Summary of probability distributions

Bernoulli process

An experiment whose dichotomous outcomes are random (coin toss, rolling a die, polls).

Beta Distribution

models events that are constrained to take place within an interval defined by a minimum and maximum value.The Beta probability density function is given by
\(\frac {x^{\alpha-1}(1-x)^{\beta-1}} {B(\alpha,\beta)}\)

  • α is a positive shape parameter
  • β is a positive shape parameter

The Beta distribution is used in a range of disciplines including rule of succession, Bayesian statistics, and task duration modeling. Examples of events that may be modeled by Beta distribution include:

  • The time it takes to complete a task
  • The proportion of defective items in a shipment

Geometric distribution

The probability distribution of the number of Bernoulli trials needed to get one success.

Hyper Geometric

Discrete probability distribution that describes the number of successes in a sequence of n draws from a finite population without replacement.

Poisson distribution

A discrete probability distribution that expresses the probability of a given number of events occurring in a fixed interval of time and/or space if these events occur with a known average rate and independently of the time since the last event, that is, it predicts the degree of spread around a known average rate of occurrence.
\(\frac {\lambda^k e^{-\lambda}} {k!}\)

  • e is the base of the natural logarithm (e = 2.71828…)
  • k! is the factorial of k
  • λ is a positive real number, equal to the expected number of occurrences during the given interval. As a function of k, this is the probability mass function. The parameter λ is not only the mean number of occurrences , but also its variance.

Gamma distribution

Gamma distribution is a distribution that arises naturally in processes for which the waiting times between events are relevant. It can be thought of as a waiting time between Poisson distributed events.
The waiting time until the hth Poisson event with a rate of change λ is \(P(x)=\lambda(\lambda x)^{h-1}\)
The gamma distribution can be used a range of disciplines including queuing models, climatology, and financial services. Examples of events that may be modeled by gamma distribution include:

  • The amount of rainfall accumulated in a reservoir
  • The size of loan defaults or aggregate insurance claims
  • The flow of items through manufacturing and distribution processes
  • The load on web servers
  • The many and varied forms of telecom exchange

The gamma distribution is also used to model errors in a multi-level Poisson regression model because the combination of a Poisson distribution and a gamma distribution is a negative binomial distribution.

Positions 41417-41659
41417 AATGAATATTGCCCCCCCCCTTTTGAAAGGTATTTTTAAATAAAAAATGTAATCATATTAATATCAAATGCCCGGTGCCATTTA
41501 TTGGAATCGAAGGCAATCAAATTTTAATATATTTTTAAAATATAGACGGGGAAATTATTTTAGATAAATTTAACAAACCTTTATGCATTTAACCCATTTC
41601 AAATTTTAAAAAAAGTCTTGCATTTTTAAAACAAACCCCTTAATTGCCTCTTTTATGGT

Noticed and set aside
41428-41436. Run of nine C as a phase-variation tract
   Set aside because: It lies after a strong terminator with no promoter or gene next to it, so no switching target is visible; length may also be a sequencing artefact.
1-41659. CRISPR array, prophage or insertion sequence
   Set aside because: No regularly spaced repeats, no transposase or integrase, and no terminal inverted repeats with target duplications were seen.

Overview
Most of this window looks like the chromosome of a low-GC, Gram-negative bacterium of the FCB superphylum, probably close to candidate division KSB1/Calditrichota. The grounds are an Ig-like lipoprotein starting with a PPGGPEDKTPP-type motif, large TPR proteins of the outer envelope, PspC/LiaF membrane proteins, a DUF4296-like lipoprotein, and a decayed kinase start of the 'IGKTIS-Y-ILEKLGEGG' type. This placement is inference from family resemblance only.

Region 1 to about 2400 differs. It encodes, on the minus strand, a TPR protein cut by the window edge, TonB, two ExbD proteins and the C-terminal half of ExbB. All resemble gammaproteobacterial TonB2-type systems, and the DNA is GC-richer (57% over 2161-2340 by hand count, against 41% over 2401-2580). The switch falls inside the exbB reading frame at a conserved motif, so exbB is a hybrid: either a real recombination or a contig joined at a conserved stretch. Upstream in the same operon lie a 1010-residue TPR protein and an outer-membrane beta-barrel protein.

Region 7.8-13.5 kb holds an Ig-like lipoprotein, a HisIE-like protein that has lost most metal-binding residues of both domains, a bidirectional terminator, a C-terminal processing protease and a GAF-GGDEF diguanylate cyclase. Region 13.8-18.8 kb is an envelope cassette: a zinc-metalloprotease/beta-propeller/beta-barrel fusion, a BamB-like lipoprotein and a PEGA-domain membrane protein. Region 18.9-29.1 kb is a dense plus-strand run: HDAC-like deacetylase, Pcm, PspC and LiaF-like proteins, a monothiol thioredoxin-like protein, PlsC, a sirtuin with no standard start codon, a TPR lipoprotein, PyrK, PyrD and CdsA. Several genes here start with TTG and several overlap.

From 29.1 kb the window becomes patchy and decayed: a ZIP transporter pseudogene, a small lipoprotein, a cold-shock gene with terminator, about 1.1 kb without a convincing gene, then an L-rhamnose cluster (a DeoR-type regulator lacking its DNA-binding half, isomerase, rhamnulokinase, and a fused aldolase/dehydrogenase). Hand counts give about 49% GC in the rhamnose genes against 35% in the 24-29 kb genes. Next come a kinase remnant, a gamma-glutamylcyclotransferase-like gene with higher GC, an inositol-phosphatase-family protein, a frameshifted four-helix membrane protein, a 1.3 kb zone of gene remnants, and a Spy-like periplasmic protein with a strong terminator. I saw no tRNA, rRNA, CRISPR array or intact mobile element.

Exponential Distribution

A special case of the gamma distribution. The gamma distribution is the waiting time for more than one event, the exponential distribution describes the time between a single Poisson event. The exponential probability density function is given by
\(e^{-\lambda x}\)

  • e is the natural number (e = 2.71828…)
  • λ is the mean time between events
  • x is a random variable

The exponential distribution occurs naturally when describing the waiting time in a homogeneous Poisson process. It can be used in a range of disciplines including queuing theory, physics, reliability theory, and hydrology. Examples of events that may be modeled by exponential distribution include:

  • The time until a radioactive particle decays
  • The time between clicks of a Geiger counter
  • The time until default on payment to company debt holders
  • The distance between roadkills on a given road
  • The distance between mutations on a DNA strand
  • The time it takes for a bank teller to serve a customer
  • The height of various molecules in a gas at a fixed temperature and pressure in a uniform gravitational field
  • The monthly and annual maximum values of daily rainfall and river discharge volumes

Pareto Distribution

A skewed, heavy-tailed distribution that is sometimes used to model that distribution of incomes. The basis of the distribution is that a high proportion of a population has low income while only a few people have very high incomes. The Pareto probability density function is given by
\(\frac {ax^a_m} {x^{a+1}}\)

  • $x_m$ is the minimum possible value of X
  • α is a positive parameter which determines the concentration of data towards the mode
  • x is a random variable (x > $x_m$)

The Pareto distribution is sometimes expressed more simply as the “80-20 rule”, which describes a range of situations. In customer support, it means that 80% of problems come from 20% of customers. In economics, it means 80% of the wealth is controlled by 20% of the population. Examples of events that may be modeled by Pareto distribution include:

  • The sizes of human settlements (few cities, many villages)
  • The file size distribution of Internet traffic which uses the TCP protocol (few larger files, many smaller files)
  • Hard disk drive error rates
  • The values of oil reserves in oil fields (few large fields, many small fields)
  • The length distribution in jobs assigned supercomputers (few large ones, many small ones)
  • The standardized price returns on individual stocks
  • The sizes of sand particles
  • The sizes of meteorites
  • The number of species per genus
  • The areas burned in forest fires
  • The severity of large casualty losses for certain businesses, such as general liability, commercial auto, and workers compensation